I am extremely honoured to bring pride to my motherland: Dr. Vajira Chitrasena
- Dr. Vajira Chithrasena on the Padma Shri award
Dr. Vajira Chitrasena, a veteran Sri Lankan traditional dancer, choreographer, and teacher, is regarded as Sri Lanka’s first prima ballerina. Performing on stages in Sri Lanka and cultural capitals across the world, including Moscow, Berlin, New Delhi, London, and Sydney, Dr. Chitrasena was viewed as the epitome of the female performance and was referred to as the “prima ballerina of Kandyan dance”. She is the first Sri Lankan woman to practise the traditional Kandyan dance which was traditionally performed only by men.
Histories of the tri-traditional dances of Sri Lanka – Kandyan, Low Country, and Sabaragamuwa – generally highlight a handful of pioneering women, point out their significance as the first female dancers on stage, and summarise their life stories. Dr. Chitrasena is actually credited for creating a brand for the female style of Kandyan dancing and setting the tone for women to become ritual dancers. On 26 January 2020, she along with late Prof. Indra Dassanayake was conferred with the Padma Shri award, which is one of the highest Indian civilian awards, coinciding with the 71st Republic Day of India.
Recently, she was recognised for her valuable contributions in the field of art, further strengthening India-Sri Lanka cultural ties. To honour her achievements, the High Commissioner of India to Sri Lanka handed over the Padma Shri award given by the Indian President to Dr. Chitrasena on Wednesday (17), in the presence of Prime Minister Mahinda Rajapaksa.
Dr. Chitrasena also served as teacher to successive generations of dancers, and at 89 years of age would probably be conducting classes, if not for the Covid-19 pandemic. Beyond teaching sections of the traditional repertoire as taught to her by her teachers, Chitrasena and Lapaya Gurunnanse (who was also Chitrasena’s guru), she developed her own pedagogy.
Brunch had a chat with her to learn more about her many years in the field and her thoughts on her recent achievement.
Following are excerpts of the interview.
What inspired your entrance into the field of dance?
My entrance to the dance world was the idea of my mother and school teachers at Kalutara Balika who watched me during school performances. Later, when my family met Chitrasena at a performance at the Kalutara Town Hall, my parents invited him to our house for dinner. Subsequently, my mother encouraged Chitrasena to start dance classes in our house where a group of young girls and boys started learning from him. I was one of them who later became his star pupil. That was the beginning of my career as a dancer.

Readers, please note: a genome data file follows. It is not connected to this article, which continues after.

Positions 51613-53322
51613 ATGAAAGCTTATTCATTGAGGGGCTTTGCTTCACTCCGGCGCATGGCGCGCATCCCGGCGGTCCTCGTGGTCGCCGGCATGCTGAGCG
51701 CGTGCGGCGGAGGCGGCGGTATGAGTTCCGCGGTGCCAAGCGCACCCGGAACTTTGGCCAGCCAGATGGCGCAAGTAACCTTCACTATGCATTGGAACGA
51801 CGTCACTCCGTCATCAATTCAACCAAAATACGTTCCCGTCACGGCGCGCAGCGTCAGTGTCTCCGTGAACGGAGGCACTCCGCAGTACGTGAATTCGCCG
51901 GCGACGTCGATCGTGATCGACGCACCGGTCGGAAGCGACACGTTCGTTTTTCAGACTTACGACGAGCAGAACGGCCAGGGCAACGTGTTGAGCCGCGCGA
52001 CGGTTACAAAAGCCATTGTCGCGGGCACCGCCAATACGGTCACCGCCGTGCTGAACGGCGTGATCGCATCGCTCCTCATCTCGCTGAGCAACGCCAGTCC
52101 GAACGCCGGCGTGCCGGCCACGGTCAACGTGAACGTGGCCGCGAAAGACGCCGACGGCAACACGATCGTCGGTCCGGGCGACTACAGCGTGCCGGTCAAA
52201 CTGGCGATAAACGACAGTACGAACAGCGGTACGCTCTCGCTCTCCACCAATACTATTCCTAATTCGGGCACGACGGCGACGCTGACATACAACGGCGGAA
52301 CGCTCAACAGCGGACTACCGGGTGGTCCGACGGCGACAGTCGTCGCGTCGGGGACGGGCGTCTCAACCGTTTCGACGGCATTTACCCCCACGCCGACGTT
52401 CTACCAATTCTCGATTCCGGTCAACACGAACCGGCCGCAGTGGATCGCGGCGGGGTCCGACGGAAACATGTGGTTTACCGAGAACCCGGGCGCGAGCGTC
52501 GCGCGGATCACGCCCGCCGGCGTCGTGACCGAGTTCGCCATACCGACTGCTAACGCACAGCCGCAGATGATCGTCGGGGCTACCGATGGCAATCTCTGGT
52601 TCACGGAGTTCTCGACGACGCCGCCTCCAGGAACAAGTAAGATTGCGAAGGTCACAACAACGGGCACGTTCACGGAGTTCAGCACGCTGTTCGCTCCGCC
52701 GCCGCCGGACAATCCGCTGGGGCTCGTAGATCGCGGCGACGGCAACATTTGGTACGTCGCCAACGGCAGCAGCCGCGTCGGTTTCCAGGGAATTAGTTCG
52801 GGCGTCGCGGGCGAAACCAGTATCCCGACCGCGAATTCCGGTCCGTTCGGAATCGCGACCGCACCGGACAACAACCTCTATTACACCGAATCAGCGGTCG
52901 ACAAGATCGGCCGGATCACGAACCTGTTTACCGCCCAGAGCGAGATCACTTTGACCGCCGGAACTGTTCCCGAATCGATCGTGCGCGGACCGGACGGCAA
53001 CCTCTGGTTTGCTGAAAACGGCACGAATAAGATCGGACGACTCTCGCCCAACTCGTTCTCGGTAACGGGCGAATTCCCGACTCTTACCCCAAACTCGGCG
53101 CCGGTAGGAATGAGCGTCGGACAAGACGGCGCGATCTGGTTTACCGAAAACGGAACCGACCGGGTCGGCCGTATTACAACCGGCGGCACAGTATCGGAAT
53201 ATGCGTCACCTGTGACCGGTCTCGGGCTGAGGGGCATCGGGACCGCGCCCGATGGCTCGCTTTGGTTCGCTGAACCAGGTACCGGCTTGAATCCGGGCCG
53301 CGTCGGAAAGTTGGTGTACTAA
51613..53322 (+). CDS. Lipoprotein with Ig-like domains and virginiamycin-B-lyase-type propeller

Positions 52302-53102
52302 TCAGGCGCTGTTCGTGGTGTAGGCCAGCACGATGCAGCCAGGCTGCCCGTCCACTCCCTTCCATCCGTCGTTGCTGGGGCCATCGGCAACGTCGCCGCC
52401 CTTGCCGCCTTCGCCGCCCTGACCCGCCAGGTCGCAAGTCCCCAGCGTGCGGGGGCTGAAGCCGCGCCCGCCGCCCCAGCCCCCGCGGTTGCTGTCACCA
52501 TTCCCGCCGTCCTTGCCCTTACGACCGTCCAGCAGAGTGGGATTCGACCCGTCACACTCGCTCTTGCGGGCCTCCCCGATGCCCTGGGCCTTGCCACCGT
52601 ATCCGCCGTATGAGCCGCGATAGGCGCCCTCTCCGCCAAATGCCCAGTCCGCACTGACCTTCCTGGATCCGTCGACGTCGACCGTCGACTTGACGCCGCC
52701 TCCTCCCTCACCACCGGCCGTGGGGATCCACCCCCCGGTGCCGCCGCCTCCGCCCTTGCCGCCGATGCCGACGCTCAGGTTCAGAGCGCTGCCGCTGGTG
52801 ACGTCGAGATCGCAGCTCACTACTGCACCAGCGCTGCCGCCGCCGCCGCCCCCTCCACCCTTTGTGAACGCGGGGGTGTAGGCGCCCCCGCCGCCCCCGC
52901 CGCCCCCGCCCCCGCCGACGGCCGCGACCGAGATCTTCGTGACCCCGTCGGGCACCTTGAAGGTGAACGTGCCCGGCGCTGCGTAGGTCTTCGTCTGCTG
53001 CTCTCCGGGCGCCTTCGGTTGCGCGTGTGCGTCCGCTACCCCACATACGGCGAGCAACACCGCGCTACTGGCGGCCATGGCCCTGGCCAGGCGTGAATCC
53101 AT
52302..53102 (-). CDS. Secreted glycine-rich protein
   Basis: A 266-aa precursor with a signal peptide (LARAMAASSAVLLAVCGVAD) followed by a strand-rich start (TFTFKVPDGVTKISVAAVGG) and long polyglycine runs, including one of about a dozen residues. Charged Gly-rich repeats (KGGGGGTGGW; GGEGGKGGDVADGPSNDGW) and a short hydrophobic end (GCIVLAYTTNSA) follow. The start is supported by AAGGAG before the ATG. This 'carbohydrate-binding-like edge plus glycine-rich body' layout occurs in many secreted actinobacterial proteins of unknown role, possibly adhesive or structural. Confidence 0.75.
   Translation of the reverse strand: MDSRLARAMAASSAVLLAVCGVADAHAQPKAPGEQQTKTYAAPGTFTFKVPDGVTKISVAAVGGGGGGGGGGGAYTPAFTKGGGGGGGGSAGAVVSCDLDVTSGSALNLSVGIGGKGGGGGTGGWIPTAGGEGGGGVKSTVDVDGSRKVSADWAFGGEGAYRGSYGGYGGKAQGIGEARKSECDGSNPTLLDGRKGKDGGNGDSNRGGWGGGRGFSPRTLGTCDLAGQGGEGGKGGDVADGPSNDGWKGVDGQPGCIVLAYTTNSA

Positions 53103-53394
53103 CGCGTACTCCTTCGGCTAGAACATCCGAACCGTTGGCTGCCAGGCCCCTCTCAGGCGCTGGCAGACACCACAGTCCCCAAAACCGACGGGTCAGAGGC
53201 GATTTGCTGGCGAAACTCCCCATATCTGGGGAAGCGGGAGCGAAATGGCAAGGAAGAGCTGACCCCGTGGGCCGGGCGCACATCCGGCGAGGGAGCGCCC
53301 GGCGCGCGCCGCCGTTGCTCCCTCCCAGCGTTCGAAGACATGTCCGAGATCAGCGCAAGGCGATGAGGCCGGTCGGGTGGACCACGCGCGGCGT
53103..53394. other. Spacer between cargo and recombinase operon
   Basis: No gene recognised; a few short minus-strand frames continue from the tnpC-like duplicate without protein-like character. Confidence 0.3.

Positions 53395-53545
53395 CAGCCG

How did the Padma Shri award come about, and what were your feelings when you received it?
My daughter Upeka has been in close association with the diplomats of the High Commission of India in Sri Lanka, and it was she who co-ordinated with them and brought me the good news. I feel extremely honoured and happy to receive this prestigious award, which also brought great honour to my motherland.
Over the years, in your opinion, how has Kandyan dancing evolved?
The evolvement of the dance took many years; many traditional dancers came to the city for performances and Chitrasena went to watch these performances, where he was able to pick a well-known dancer and a guru Bevilgamuwe Lapaya Gurunnanse to be his teacher. So Chitrasena and myself were taught. We associated with this guru until he passed away.
What is your opinion on the field of Kandyan dance in Sri Lanka at present?
As Guru Chitrasena always said, “the dance is sacred”; I wish our traditional Kandyan dance forms continue to be sacred. However, it is somewhat disappointing to see this great art form being frequently used for commercial purposes and it is very seldom that we see a good stage performance.
So far, what has been the highlight of your career?
My performances since 1944 in many ballets created by the Chitrasena Dance Company and performing in many parts of the world and in Sri Lanka to distinguished guests.
Why would you say it’s important that children learn cultural aspects of their heritage such as dance?
I strongly feel that the present generation should be taught to appreciate our great cultural heritage in order to make them disciplined human beings.
What do you have in store for next year?
I am hoping that the pandemic period will be over soon and everyone can get back to their normal life. We too are eager to get back to new creations. For this I am thankful to my daughters Upeka and Anjalika and the three granddaughters Heshma, Umi, and Thaji, and also our capable senior student Kushan and the others who are helping me to carry on the work of the Chitrasena Kalayathanaya.
Would you like to leave a message for the next generation?
I wish to repeat Guru Chitrasena’s message, “the dance is sacred”, and it will remain for the future generations to come.